Travelling on a budget: Why backpacking now is much better than it used to be

Budget airlines. That's all. That's the only thing you have to consider when you're weighing up whether the backpackers of today have things better, or worse, than the backpackers of 20 years ago, or 30 years ago, or even 40.

Because you could easily make the case that it's not as good now. You could say there's social media, which has turned backpacking into a global competition in which everyone is always watching and judging and you never have any sort of privacy or anonymity.

You could say that when everything has already been reviewed on multiple websites, across TripAdvisor and HostelWorld and even Google, there's no more thrill of surprise. You could mention that global tourism is saturated. You could claim kids just aren't adventurous any more, that they're not social any more, that they're not fun any more, that they're not even big drinkers any more.

You could say all of those things. But to me it comes back to those budget airlines. Modern-day backpackers have access to budget airlines, to cheap flights pretty much anywhere in the world. And that puts them ahead.

Consider it. I started backpacking 20 years ago, when there was no Tiger, no Scoot, no Ryanair, no AirAsia. I had to save huge amounts of money to get anywhere interesting. I spent two years saving for flights for my first trip away.

You don't have to do that now. You could get to Thailand or Vietnam for a week's salary. You could get to Europe if you scrimped for a couple of months.

That blows the travel game wide open. All of a sudden the whole world is available to you. All you have to do is commit the time and save the cash and you're on your way, exploring the world, living the backpacking dream.

I often think about this idea of who had things better. There's a trap that's easy to fall into, the same way it is with music or sport or any other cultural touchstone, to believe that things were better back in your day, to reminisce about the greatness of the past and ignore the beauty of the present.

Yes, in some ways it was definitely better to be a backpacker back in the day. You could just disappear if you wanted to. You could go anywhere and be anyone and check back in with the occasional  handwritten letter.


You'd sit around hostel social areas and everyone would talk to each other. Talk! You'd ask other travellers for advice – where have you been, where did you stay, what was it like – rather than just searching for it on Google. You'd take a punt on a destination, just show up and see how you go, rather than having everything locked in in advance.

You'd keep a private journal instead of writing a public blog. You'd barely take photos of anything; you just wouldn't care about photography at all. You'd see travel as the search for experience rather than as a quest for content.

But some things are better now, undeniably.

Hostels are better. Have you been in a modern-day hostel? They're clean and beautiful and thoughtfully designed. They have USB charging points on the bunk beds. They have en suite bathrooms that don't require shower thongs. And they have these things because everyone is reviewing them, constantly, and they need good ratings.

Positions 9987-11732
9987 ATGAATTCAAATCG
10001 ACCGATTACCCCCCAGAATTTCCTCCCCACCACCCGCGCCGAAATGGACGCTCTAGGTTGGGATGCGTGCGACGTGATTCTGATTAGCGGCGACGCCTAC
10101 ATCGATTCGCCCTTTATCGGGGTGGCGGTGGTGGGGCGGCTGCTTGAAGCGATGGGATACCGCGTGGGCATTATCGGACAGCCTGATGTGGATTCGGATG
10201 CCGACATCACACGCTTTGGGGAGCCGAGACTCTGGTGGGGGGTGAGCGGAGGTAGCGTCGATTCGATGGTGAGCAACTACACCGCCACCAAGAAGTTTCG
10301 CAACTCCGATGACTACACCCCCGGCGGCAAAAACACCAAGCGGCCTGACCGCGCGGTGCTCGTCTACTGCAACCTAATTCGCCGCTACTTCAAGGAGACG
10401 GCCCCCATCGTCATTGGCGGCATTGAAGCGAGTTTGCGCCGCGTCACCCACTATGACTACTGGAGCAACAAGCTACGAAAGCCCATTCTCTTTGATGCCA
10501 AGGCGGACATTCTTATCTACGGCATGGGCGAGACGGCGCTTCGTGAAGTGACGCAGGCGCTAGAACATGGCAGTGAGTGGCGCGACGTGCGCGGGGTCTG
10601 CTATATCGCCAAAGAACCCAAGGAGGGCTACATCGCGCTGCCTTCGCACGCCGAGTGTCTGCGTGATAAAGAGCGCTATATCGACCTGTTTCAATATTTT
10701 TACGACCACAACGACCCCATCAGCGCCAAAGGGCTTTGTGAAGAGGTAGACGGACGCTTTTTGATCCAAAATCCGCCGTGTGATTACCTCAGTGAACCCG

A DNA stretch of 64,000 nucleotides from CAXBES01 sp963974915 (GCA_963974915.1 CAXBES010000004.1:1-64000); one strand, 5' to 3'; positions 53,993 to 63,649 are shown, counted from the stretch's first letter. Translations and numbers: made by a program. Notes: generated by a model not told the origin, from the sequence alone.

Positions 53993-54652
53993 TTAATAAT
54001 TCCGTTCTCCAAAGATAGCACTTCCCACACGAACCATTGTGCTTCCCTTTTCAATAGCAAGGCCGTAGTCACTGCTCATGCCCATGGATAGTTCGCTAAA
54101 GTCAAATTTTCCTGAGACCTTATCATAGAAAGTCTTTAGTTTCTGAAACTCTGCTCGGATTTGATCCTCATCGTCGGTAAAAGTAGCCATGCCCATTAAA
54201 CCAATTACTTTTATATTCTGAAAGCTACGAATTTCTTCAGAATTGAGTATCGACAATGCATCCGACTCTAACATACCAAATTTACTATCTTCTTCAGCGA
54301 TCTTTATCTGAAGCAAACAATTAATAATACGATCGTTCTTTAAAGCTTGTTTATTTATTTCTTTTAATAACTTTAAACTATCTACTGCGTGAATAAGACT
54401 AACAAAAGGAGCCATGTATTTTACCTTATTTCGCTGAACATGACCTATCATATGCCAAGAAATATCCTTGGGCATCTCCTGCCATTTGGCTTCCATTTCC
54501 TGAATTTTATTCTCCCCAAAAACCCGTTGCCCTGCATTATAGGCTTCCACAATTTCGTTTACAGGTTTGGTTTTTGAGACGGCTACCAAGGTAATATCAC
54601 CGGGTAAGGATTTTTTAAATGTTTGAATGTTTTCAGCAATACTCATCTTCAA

Tours are better. There's a wider range of options available, those that go past the standard boozy 10-days-10-countries whip-arounds of old. Tours have a social conscience now. They have themes. They provoke ideas.

There's also far more possibility for independent travel now. It used to be that you'd do a tour because you didn't know much about the place you were visiting, you wanted to get a feel for it before setting out on your own. Now, you can do all of your research from home, or from the bus on your way to work, or anywhere, really, and then go it alone.

You might also scoff at the connectedness of modern backpackers, at the fact everyone's spending more time conversing with screens than with each other, but those social networks come in handy. You don't just part ways with new friends and forget them now – you meet up with them again in 12 months, or a few years, or whenever you realise you're about to randomly cross paths.

Modern backpackers get to  travel to so many new destinations as well. As the number of travellers worldwide has increased, so has infrastructure, opening up the possibility of visiting places that would once have been thought of as for the hardcore only. Now you can go to Guatemala and Laos, to Morocco and Romania, and barely consider yourself adventurous at all.

And how will you get there? You'll fly. On a budget airline, most probably. With a fare that makes the destination accessible to all.

Some things might have changed for the worse in the backpacking world, but I'll take those cheap flights and that accessibility over just about anything.

Do you think modern-day backpackers have it better or worse? Do you wish you were just starting out now? Or would you prefer the backpacking style of your day?



See also: Cheapskates and sleazebags: The 10 people you'll meet in every backpackers

See also: Twenty-one things you'll only understand if you travelled before 2005

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